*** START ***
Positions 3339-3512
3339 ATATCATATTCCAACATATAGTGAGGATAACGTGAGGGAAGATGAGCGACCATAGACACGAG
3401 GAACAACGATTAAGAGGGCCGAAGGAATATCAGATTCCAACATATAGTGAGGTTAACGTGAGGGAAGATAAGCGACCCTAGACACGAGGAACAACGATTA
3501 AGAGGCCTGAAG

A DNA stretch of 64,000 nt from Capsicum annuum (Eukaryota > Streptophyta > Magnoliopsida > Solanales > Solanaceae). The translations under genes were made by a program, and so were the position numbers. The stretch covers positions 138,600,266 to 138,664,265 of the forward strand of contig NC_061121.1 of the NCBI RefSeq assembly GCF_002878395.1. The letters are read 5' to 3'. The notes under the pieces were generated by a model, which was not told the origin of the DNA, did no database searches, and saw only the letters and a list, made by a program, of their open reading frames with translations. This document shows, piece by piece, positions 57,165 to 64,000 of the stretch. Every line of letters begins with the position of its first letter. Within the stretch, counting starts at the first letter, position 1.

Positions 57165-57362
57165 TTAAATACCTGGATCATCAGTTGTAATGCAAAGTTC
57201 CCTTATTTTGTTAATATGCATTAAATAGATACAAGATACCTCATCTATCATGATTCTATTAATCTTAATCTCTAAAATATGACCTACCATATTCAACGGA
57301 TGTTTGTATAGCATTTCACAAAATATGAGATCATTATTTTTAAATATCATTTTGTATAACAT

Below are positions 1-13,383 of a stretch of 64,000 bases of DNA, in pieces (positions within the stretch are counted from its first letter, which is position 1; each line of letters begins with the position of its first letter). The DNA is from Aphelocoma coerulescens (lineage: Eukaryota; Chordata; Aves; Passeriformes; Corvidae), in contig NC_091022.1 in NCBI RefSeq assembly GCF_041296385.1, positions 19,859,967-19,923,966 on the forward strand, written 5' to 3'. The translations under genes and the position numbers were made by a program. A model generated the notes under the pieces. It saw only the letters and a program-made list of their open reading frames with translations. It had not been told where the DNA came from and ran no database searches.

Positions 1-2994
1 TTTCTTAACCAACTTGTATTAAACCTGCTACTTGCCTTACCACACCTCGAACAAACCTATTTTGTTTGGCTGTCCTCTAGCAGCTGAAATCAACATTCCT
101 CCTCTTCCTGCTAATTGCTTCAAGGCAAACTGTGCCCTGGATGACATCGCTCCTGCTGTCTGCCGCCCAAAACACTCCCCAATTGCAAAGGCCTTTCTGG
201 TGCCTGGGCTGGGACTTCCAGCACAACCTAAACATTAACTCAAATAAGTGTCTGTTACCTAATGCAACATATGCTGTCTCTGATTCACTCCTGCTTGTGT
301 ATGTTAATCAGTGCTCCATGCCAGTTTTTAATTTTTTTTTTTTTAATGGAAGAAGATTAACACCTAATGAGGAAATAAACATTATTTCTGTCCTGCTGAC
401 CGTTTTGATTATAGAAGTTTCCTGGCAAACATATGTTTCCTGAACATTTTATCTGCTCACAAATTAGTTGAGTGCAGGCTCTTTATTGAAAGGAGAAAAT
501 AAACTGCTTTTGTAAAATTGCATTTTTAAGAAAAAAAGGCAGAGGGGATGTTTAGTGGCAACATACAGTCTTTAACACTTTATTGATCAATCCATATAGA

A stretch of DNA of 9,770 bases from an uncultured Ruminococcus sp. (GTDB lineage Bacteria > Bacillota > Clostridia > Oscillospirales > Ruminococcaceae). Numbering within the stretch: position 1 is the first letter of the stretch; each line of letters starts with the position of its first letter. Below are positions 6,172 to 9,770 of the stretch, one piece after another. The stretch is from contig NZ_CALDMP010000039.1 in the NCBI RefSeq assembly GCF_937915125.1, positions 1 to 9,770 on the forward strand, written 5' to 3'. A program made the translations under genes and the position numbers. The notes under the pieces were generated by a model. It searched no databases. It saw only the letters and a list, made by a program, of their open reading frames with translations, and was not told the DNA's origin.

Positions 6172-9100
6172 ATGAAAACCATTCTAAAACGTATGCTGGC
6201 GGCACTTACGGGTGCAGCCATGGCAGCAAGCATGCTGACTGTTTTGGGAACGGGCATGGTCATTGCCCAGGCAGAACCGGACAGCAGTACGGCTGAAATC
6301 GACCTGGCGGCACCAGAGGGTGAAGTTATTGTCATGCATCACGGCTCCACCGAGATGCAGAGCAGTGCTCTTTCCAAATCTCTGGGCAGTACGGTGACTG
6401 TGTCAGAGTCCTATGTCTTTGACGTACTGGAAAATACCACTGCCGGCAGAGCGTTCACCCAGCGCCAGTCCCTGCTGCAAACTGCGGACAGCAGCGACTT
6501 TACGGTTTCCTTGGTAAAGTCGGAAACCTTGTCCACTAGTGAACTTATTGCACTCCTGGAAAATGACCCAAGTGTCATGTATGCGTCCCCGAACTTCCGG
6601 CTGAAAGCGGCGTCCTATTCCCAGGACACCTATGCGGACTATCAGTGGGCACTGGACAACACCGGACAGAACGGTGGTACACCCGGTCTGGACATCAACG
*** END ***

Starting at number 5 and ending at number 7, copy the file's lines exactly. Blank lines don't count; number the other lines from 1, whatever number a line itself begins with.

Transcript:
A DNA stretch of 64,000 nt from Capsicum annuum (Eukaryota > Streptophyta > Magnoliopsida > Solanales > Solanaceae). The translations under genes were made by a program, and so were the position numbers. The stretch covers positions 138,600,266 to 138,664,265 of the forward strand of contig NC_061121.1 of the NCBI RefSeq assembly GCF_002878395.1. The letters are read 5' to 3'. The notes under the pieces were generated by a model, which was not told the origin of the DNA, did no database searches, and saw only the letters and a list, made by a program, of their open reading frames with translations. This document shows, piece by piece, positions 57,165 to 64,000 of the stretch. Every line of letters begins with the position of its first letter. Within the stretch, counting starts at the first letter, position 1.

Positions 57165-57362
57165 TTAAATACCTGGATCATCAGTTGTAATGCAAAGTTC